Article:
Origin of the word Calvados
It is said that the name Calvados came from a boat in the invincible Armada of King Philippe II of Spain who, in 1588, left to fight the English and ran aground on the Norman coast. It was called « El Salvador » and following the shipwreck, the inhabitants adopted this name for the place that later transformed into Calvados. But it’s not.
René Lepelley, University of Caen teacher, demonstrated it in 1990 after checking that no boat under that name made wrecked in this area.
He discovered, however, on an old map of 1675, the word Calvados written twice on the ground by the high cliffs of Bessin.
From 17 kilometres, one could see these two elevations, that were in the olden days called dos (from the latin dorsa, donkeys back) covered only by a thin layer of earth on which nothing grew but the odd bush, so they looked from far like a bald head (chauves in French, or calva, in latin). To avoid the rocky bar under water, the sailors would look out for the calvados (pronouced calvado without the final s).
Calvados is recognised as being one of the best apple eau-de-vies in the world.
This appellation was choosen by the administrative department at its creation in 1790.
The beginning of the cider eau-de-vie not yet known as Calvados, dates back a long way with a first official mention in the 16th Century. It was in 1942 however, that Calvados was granted its Appellation d’Origine Contrôlée.
There are three different appellation areas each one with their own characteristics :
- « Calvados » : apples from the area of Calvados are distilled in the continuous method (column alambic)
- « Calvados Pays d’Auge » : apples from the area « Pays d’Auge », are double distilled (alambic à repasse or pot still)
- « Calvados Domfrontais » : apples and pears (at least 30% of pears) from the district of Domfrontais are distilled in the continuous method (column alambic).
Elaboration of the Calvados
First the apple juice is extracted that will after fermentation become cider for distilling. The duration of the distillation is one year : one starts on the first of July and finishes on 30th June the following year. Two distillations take place a year : in autumn and spring. The regulations concerning this are very strict.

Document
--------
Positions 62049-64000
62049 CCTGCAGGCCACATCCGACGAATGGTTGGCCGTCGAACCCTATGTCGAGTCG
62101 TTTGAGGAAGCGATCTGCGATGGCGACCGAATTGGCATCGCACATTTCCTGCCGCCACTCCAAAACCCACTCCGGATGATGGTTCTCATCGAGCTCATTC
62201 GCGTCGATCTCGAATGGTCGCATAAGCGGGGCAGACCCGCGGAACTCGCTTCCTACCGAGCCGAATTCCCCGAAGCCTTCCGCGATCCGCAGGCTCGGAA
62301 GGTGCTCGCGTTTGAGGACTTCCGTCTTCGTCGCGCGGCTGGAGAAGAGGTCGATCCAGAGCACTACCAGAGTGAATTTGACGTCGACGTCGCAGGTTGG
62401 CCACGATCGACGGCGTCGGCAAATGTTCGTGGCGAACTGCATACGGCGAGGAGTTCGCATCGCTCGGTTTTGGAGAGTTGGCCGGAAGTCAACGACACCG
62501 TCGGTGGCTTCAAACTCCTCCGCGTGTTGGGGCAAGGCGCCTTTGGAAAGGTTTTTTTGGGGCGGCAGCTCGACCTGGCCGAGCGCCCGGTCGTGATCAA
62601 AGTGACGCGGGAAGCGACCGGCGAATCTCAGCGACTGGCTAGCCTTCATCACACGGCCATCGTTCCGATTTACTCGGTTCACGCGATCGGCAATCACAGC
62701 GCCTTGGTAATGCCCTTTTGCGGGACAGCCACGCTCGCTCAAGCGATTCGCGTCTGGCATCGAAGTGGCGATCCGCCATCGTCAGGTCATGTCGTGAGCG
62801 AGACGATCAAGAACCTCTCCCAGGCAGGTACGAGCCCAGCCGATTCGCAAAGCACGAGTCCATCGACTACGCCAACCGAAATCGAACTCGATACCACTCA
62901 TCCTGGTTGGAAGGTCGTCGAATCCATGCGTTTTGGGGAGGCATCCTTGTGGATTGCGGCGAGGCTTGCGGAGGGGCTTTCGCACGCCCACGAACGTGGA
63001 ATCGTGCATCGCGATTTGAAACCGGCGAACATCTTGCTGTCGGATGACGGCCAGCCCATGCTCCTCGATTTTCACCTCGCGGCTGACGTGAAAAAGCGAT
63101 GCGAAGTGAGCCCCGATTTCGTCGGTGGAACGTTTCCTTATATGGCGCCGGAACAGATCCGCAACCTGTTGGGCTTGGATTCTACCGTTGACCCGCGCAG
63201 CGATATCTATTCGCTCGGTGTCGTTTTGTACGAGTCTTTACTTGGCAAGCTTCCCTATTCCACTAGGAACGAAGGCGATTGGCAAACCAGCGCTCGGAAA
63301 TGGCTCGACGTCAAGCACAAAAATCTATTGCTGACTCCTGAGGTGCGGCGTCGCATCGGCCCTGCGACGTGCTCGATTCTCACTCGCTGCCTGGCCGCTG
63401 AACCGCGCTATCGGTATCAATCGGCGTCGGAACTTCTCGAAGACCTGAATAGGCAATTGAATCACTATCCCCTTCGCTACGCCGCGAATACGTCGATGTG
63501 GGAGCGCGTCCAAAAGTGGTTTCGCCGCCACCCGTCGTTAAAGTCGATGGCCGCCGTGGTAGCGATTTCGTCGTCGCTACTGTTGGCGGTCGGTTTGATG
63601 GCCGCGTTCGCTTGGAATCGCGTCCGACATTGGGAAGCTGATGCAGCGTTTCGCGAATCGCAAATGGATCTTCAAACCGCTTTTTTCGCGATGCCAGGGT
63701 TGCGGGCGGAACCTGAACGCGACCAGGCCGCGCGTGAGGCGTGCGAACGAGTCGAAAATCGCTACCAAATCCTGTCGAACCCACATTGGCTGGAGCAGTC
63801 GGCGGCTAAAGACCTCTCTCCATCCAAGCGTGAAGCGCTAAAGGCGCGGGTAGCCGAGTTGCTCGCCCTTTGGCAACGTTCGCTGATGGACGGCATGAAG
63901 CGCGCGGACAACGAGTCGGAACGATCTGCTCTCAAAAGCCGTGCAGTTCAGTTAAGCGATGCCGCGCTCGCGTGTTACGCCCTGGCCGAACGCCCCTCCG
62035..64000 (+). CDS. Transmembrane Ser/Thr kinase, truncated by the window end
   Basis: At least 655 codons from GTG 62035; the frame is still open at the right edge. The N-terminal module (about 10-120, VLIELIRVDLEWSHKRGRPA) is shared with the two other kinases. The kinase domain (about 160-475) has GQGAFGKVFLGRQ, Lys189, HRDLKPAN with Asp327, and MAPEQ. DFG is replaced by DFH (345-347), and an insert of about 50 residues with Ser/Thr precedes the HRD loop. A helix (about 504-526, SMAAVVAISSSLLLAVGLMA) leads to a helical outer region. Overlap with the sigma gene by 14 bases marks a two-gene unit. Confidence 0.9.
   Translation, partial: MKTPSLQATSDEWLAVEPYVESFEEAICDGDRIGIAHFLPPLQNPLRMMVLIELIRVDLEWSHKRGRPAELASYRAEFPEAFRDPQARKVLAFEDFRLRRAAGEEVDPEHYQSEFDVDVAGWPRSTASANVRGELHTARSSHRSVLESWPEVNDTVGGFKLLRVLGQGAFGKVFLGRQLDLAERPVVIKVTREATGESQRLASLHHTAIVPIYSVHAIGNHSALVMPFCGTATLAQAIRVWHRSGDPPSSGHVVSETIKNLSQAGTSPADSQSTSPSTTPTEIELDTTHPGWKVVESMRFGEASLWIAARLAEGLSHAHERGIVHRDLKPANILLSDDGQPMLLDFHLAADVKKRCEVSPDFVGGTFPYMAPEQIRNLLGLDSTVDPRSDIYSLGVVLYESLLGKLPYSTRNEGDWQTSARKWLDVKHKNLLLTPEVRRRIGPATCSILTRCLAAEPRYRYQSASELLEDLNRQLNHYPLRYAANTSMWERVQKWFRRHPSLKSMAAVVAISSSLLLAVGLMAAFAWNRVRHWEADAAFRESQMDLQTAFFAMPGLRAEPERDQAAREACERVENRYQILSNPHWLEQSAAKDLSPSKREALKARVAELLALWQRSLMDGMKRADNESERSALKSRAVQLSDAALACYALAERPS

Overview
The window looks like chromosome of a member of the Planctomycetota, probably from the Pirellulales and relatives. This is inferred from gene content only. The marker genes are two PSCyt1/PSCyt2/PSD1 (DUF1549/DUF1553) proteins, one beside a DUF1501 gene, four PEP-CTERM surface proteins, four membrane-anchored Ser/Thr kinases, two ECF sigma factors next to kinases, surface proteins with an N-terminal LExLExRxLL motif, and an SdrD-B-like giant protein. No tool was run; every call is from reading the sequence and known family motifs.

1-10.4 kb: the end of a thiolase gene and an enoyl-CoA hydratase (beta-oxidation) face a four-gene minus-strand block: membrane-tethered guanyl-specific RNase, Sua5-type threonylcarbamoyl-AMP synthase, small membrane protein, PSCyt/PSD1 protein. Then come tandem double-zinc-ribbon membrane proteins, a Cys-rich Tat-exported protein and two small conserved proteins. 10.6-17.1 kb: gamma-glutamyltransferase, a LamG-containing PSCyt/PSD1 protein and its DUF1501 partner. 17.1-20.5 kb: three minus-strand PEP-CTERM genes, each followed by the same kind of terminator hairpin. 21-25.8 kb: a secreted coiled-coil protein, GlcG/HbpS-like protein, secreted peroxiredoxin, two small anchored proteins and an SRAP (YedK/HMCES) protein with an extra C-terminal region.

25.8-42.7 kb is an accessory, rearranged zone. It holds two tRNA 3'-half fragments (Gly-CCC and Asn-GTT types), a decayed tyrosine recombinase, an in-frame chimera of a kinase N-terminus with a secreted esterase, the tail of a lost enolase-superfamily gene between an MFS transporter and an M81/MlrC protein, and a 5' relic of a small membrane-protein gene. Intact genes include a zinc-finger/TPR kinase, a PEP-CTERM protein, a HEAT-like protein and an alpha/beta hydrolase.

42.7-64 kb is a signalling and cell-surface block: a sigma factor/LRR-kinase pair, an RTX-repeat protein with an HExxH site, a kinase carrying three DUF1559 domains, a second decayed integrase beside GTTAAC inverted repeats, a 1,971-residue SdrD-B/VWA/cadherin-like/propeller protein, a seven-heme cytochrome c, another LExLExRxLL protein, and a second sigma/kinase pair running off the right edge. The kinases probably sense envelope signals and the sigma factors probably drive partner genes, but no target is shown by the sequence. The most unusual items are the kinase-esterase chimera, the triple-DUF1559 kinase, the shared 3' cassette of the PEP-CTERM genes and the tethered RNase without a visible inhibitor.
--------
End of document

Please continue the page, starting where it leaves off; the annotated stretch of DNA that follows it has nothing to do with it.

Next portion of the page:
The alambic is an indispensable apparatus for the distillation of Calvados. This operation involves separating the alcohol from the water. When the cider is heated, the alcohol evaporates before boiling point which is inferior to that of water. To obtain the Calvados it is necessary to collect these alcoholic vapours and to condense them. There are two types of alambic used :
- The alambic à repasse or « charentais » : A traditional alambic that allows for double successive heating. The first distillation is from the cider and contains the « brouillis » or « petites eaux » with a strength of 28-30%. Whether in the first or second distillation, the « têtes » (heads) as well as the « queues » (tails) are apart. They will be blended with other petites eaux and then distilled again. The result of the second distillation is called « la bonne chauffe » because the eau-de-vie must rise to 72% maximum.
- The « alambic de premier jet » or column alambic :This distillation takes place in just one operation in a continuous method alambic that is made up on little alambics put together. It is composed of three principal elements : the boiler, the column known as ‘epuisement’ with fifteen or sixteen plates and the column of condensation composed of eight plates.
The first column receives the cider in the upper part. The cider drops down through the plates one after the other. With the heat, the most volatile elements (water and esters) turn into vapours. The water vapours coming from the cider rise again in the opposite direction and are enhanced by circulating in the cider with the volatile elements : the alcohol, the esters and the aromas.
They are finally concentrated in the smallest column which delivers the eau-de-vie at 72%.
Leaving the alambic, the production process for Calvados is not yet finished. It is essential to age it. This way it will be marketable. The compulsory delay is two years.
Calvados ages in dry oak barrels allowing its perfect completion. In time it will gradually acquire its specific colour and developing aromas. The cellar masters’ work consists of blending and combining eaux-de-vies from different areas and of varying ages with the goal of bringing out the best qualities in each one.